The original group of 18 activists was arrested for demonstrating on behalf of families displaced by the Tucuruí Dam in the Amazon region. The group of peasant families called on the Brazilian government to stop the mega-dam project and instead provide infrastructure projects--such as roads, schools and health clinics--and to open lines of credit for agriculture and fishing farming.

  • Brazilian Activist from MST Participates in the Brooklyn Food Conference

    The Food Sovereignty movement in the United States is well and alive. And thanks to the work of food cooperatives, community supported agriculture (CSA) and local farmers, little by little more neighborhoods and cities are joining this social movement that is reclaiming the right to quality food.

    This past weekend, the movement's strengthen was displayed in Brooklyn, NY, where over 2,000 people met in one of the largest U.S. events for Food Sovereignty this year. 

    Participants in the Brooklyn Food Conference represented different places and backgrounds in the U.S. food movement. Event speakers included some of the leading voices in the United States, such as social activist Malik Yakini from Detroit, and Raj Patel, the author of Stuffed and Starved.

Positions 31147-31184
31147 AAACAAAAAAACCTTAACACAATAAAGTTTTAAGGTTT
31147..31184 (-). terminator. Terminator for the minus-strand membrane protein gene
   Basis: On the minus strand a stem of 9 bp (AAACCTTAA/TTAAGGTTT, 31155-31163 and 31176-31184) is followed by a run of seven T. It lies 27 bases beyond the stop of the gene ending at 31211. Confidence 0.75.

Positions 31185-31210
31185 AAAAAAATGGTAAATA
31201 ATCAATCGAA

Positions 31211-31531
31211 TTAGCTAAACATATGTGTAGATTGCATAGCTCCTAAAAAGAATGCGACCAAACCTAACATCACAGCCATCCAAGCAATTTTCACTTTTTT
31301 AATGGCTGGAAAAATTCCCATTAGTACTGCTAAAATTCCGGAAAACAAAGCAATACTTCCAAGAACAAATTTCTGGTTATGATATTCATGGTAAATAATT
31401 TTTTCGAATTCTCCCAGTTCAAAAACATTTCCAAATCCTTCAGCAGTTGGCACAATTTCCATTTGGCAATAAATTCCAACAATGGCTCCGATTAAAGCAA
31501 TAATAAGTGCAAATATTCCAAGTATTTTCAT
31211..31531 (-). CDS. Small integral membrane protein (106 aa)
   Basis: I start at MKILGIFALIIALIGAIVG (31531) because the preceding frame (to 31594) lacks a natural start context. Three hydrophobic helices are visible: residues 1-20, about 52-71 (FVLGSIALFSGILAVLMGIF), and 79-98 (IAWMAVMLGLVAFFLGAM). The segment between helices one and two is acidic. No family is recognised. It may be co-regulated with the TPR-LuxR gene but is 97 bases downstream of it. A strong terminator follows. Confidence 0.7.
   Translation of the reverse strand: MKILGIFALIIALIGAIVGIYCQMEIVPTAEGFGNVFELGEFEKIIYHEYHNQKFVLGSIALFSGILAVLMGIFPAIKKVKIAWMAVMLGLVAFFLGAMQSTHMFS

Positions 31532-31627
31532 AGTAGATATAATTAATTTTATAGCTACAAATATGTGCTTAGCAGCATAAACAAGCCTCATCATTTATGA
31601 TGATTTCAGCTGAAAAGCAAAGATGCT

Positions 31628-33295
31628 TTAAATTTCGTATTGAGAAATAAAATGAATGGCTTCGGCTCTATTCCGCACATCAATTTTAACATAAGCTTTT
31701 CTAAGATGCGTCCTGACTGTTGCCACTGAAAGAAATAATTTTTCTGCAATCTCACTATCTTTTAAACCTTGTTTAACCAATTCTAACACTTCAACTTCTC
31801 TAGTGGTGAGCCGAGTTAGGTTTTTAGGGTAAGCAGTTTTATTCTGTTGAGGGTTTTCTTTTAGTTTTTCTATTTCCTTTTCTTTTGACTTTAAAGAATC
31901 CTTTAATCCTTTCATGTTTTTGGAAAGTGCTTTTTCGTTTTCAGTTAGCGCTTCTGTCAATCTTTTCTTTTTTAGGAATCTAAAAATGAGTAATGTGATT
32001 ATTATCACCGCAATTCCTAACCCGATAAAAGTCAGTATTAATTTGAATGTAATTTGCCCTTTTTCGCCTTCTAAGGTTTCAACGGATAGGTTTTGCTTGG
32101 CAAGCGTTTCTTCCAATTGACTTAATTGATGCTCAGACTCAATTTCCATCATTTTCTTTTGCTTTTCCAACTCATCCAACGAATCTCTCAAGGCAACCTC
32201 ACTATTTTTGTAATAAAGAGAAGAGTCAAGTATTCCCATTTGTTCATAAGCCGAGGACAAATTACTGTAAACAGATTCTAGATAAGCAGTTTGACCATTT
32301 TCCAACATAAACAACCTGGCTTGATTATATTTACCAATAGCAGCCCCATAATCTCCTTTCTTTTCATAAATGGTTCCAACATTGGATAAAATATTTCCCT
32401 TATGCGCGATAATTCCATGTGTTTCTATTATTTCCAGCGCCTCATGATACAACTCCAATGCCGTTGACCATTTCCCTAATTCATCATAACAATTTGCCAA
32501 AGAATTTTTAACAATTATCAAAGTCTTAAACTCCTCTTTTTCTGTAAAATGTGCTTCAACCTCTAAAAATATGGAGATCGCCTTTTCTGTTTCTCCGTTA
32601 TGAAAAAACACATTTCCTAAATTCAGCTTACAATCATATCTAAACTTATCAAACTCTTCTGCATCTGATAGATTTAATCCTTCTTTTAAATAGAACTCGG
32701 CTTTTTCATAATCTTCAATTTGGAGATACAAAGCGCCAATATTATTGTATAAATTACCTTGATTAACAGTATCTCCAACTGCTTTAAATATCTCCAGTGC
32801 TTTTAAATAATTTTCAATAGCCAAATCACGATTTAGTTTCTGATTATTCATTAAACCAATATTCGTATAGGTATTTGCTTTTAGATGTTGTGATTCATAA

• Brazilian activists weigh in on U.S. environmental policy

    Representatives of two of Grassroots International’s Brazilian partners were in the San Francisco Bay Area April 22 - 29 to meet with U.S. allies and help educate the U.S. public about the damaging impacts of agrofuel production in Brazil. Altacir Bunde is an economist and leader of the Popular Peasant Movement (MCP) and coordinator of the Creole Seeds Project in Goiás, Brazil. Altacir has been a leading voice in the movement to protect agro biodiversity and defend against the expansion of large scale single crop plantations in the Central Plateau of Brazil.

  • Rural Communities in Maranhão, Brazil Flooded; Please Help

    Two weeks of steady rain have led to heavy flooding in the Brazilian state of Maranhão, the poorest state in Brazil.  Officials estimate that over 30,000 people have been displaced and that at least 6,000 have had their homes destroyed by the flood.  Assessment is still ongoing since many of the affected communities are very remote and roads are presently inaccessible.  Grassroo

  • Landless Protests Spread Across Brazil

    A longtime partner of Grassroots International, Brazil's Landless Workers' Movement (Movimento dos Trabalhadores Rurais Sem Terra, or MST) is Latin America's largest popular movement. The MST has been at the forefront of social action for just land distribution for 25 years. Through the MST's efforts, close to 350,000 families have been settled and another 150,000 families are living in encampments, awaiting title to their land.